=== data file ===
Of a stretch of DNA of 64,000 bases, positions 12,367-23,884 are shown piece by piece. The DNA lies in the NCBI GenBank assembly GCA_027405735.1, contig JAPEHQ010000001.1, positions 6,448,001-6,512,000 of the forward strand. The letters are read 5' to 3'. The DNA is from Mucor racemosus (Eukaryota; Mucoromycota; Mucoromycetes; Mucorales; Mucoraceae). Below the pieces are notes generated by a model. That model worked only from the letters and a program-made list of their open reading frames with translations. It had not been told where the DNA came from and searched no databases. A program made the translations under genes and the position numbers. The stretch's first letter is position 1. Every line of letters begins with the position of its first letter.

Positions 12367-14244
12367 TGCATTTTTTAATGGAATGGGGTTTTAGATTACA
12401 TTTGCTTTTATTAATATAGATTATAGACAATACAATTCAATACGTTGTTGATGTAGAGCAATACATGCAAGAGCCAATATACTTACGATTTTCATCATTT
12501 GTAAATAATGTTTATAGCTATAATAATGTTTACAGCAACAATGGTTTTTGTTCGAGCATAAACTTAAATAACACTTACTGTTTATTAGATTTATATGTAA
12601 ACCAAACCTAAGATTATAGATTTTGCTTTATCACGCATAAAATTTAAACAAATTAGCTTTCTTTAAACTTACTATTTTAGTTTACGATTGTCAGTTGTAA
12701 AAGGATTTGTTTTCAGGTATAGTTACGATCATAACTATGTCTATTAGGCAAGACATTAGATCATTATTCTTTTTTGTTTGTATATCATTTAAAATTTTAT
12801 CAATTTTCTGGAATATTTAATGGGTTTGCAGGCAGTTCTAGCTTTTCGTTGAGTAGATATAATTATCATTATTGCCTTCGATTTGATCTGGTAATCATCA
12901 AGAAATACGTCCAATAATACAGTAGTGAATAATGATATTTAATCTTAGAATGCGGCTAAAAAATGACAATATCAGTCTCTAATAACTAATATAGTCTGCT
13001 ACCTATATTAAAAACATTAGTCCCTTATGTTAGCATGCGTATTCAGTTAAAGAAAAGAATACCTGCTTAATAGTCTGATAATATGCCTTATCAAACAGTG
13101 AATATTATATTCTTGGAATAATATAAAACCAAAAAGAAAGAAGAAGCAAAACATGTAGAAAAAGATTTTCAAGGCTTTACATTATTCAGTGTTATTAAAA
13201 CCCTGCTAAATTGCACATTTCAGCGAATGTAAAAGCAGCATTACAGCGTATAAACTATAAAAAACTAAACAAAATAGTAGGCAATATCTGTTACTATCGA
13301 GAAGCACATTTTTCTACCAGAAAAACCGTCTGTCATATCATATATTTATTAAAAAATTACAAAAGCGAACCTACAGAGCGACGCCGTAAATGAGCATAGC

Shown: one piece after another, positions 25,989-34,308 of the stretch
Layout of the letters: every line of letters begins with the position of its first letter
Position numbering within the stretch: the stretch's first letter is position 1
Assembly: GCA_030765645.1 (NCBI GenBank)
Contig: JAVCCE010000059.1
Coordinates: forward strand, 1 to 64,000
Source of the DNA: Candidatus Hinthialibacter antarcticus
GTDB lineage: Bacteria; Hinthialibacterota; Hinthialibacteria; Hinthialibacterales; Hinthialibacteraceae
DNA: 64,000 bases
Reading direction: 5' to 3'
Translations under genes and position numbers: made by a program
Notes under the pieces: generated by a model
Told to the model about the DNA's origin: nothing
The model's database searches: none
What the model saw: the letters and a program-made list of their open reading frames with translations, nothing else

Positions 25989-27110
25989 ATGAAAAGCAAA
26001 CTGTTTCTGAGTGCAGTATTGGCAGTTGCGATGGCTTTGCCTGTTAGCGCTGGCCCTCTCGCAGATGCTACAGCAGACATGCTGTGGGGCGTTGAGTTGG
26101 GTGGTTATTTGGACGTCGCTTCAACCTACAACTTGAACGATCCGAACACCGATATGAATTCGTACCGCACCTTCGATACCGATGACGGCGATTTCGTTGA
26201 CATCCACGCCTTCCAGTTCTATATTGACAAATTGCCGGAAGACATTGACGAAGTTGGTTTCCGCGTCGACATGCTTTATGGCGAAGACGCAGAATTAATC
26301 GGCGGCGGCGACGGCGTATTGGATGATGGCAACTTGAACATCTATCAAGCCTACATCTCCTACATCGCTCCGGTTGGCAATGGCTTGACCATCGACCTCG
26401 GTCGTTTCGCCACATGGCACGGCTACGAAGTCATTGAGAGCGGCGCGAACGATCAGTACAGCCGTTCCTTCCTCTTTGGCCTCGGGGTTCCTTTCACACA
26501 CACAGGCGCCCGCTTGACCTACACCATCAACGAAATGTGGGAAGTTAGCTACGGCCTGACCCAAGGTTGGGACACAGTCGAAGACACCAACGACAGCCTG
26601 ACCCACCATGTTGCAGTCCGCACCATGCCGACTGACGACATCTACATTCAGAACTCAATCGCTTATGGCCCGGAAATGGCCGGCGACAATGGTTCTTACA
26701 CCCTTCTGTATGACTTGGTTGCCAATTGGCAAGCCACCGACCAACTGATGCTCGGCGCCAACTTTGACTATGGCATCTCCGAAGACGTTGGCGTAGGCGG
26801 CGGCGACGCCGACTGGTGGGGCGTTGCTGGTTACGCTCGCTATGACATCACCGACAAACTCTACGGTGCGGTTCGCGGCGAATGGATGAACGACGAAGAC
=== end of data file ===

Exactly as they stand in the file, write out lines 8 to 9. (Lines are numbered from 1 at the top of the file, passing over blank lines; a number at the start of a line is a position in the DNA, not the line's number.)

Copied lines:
12801 CAATTTTCTGGAATATTTAATGGGTTTGCAGGCAGTTCTAGCTTTTCGTTGAGTAGATATAATTATCATTATTGCCTTCGATTTGATCTGGTAATCATCA
12901 AGAAATACGTCCAATAATACAGTAGTGAATAATGATATTTAATCTTAGAATGCGGCTAAAAAATGACAATATCAGTCTCTAATAACTAATATAGTCTGCT